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Holiday Safety Tips

Holiday Hazards


Holiday celebrations can bring children and adults in contact with many potential hazards. The Arizona Poison and Drug Information Center wants you to be safe this winter season by offering the following safety information:

Food Poisoning

Wash hands and counters before preparing food and after handling raw meat, poultry, and seafood. Do not leave food at room temperature for more than 2 hours. Cook food thoroughly, and remember to keep hot foods hot and cold foods cold. Watch for signs of food poisoning: fever, headache, diarrhea, stomach pains, nausea, and vomiting. 


Make sure visitors put their medications in a designated locked area, out of sight and reach of children. Never leave medications on the kitchen counter or nighstand where a child might be able to find them easily. 


Some ornaments are made from glass and could cause cuts in the mouth and stomach if eaten. Family heirloom ornaments and ornaments from other countries may contain lead. Icicles and angel hair contain glass particles that can cause cuts in the mouth. Bubble lights may contain very toxic liquid - avoid if there are small children in the house. For pets, homemade salt ornaments can be deadly. If you plan to hang salt dough ornaments from your tree, place them high where your dog cannot reach them.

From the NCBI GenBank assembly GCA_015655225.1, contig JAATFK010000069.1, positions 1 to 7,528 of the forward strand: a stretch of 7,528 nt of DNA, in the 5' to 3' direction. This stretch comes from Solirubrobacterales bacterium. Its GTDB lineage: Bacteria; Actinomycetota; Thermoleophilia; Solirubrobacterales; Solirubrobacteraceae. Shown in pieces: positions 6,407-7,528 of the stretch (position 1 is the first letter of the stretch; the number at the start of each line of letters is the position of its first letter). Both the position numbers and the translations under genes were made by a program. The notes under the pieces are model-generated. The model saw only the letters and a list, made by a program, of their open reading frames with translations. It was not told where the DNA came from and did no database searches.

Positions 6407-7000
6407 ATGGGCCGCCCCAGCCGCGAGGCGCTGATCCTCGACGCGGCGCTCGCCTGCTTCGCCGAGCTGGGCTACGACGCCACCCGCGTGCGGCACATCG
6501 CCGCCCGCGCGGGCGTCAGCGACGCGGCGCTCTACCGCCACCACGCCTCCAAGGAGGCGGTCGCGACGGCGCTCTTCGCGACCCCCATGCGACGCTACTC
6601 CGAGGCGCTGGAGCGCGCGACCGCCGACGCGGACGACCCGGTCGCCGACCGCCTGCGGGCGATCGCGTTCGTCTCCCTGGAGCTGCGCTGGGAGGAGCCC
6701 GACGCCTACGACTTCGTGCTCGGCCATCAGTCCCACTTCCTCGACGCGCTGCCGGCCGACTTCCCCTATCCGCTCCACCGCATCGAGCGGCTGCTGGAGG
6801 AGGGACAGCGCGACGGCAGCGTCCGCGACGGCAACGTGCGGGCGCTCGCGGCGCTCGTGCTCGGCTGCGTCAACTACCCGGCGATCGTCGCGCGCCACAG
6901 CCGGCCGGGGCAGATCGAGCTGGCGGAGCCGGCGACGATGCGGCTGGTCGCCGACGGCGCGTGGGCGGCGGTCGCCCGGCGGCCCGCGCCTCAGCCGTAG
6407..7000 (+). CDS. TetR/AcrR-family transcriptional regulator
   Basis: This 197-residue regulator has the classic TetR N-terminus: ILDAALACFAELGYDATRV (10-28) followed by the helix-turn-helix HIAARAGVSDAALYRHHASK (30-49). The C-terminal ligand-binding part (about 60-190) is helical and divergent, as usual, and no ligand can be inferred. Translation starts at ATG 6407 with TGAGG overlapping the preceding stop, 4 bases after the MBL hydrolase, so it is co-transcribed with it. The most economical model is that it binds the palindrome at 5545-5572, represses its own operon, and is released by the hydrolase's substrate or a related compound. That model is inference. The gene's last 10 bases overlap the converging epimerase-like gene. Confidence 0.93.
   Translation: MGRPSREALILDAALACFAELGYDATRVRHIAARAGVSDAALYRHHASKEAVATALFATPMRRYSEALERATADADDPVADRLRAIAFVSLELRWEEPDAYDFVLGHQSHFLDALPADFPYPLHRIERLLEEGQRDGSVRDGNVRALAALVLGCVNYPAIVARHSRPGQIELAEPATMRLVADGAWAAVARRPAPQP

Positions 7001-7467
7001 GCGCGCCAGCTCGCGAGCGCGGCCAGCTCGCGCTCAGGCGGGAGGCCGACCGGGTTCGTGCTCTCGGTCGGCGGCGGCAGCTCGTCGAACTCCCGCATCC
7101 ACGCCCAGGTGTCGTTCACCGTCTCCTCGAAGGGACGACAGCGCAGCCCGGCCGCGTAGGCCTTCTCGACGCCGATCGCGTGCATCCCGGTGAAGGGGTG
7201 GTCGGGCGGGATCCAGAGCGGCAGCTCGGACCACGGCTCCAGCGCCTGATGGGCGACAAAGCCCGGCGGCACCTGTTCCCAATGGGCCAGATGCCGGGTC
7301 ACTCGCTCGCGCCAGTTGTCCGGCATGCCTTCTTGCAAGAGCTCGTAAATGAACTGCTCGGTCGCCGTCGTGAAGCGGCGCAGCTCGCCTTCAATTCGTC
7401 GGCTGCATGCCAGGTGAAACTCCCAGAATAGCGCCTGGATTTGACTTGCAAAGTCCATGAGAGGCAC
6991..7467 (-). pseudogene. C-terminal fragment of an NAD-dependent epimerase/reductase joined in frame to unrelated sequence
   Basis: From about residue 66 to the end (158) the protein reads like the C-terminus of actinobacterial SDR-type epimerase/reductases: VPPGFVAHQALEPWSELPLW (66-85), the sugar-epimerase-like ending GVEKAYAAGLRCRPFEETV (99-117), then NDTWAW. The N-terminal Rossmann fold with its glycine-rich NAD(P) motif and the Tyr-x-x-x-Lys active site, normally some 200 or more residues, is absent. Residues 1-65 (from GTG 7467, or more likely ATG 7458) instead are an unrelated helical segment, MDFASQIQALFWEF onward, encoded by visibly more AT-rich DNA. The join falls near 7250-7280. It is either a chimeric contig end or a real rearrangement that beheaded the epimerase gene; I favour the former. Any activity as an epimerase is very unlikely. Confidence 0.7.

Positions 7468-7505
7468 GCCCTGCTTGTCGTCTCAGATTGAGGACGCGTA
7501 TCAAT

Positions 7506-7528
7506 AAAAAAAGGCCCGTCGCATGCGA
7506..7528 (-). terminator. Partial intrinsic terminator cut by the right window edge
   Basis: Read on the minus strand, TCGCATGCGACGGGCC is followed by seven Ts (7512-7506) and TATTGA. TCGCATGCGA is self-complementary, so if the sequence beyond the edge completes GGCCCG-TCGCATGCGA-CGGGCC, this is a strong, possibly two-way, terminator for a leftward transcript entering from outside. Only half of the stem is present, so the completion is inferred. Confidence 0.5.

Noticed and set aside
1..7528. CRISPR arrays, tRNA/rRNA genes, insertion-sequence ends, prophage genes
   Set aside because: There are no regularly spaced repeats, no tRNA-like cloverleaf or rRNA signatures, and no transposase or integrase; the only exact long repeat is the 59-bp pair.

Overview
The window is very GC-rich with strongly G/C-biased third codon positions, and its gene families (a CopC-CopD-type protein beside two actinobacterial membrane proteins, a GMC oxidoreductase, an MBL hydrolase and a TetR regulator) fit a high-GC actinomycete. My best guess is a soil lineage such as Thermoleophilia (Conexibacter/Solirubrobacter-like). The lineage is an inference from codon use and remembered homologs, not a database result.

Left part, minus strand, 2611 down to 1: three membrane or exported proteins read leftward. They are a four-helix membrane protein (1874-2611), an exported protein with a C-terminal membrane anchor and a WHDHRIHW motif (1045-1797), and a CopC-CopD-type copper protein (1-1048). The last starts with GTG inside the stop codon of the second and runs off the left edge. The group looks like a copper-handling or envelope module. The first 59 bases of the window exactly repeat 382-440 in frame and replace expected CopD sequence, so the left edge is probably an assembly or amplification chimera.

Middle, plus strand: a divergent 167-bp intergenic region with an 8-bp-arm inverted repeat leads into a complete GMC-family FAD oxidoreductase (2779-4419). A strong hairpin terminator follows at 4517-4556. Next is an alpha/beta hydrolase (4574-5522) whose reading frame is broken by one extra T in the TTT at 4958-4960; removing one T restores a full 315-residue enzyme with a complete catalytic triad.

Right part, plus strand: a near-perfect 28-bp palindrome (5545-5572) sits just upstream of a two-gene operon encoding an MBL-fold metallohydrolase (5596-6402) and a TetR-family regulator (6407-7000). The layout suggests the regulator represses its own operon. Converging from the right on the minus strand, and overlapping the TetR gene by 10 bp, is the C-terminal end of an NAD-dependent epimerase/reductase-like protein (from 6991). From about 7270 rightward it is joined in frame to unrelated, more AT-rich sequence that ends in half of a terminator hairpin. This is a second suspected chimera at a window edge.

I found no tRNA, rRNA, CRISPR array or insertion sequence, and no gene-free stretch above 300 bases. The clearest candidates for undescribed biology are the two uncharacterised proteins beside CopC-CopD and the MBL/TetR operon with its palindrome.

Children may mistake cocktails and punch for juice - clean up drink glasses and punch bowls before going to bed and don't leave alcoholic drinks sitting where children can reach them. Children can become sleepy, silly, and wobbly on their feet. Blood sugar can also decrease, leading to coma and death. 


Poinsettia are considered to be nontoxic to humans and safe to have around. Eating too many leaves may cause stomach upset and the sap may cause a skin rash. Pets may develop mild symptoms with smaller amounts. Holly berries will cause vomiting and diarrhea if large amounts are eaten. Some types of mistletoe berries are poisonous, but most mistletoe found in the United States is non-toxic. Amaryllis can cause nausea, vomiting, and diarrhea. The bulb is most toxic. 

Button Batteries

Button batteries are small lithium ion coin batteries, small enough to be swallowed without a parent realizing. Batteries can get stuck in the throat and cause internal burns in as little as two hours. They are found in small electronics, hearing aids, watches, singing greeting cards, and more. 

Originally posted: Jun 28, 2016
Last updated: Dec 5, 2018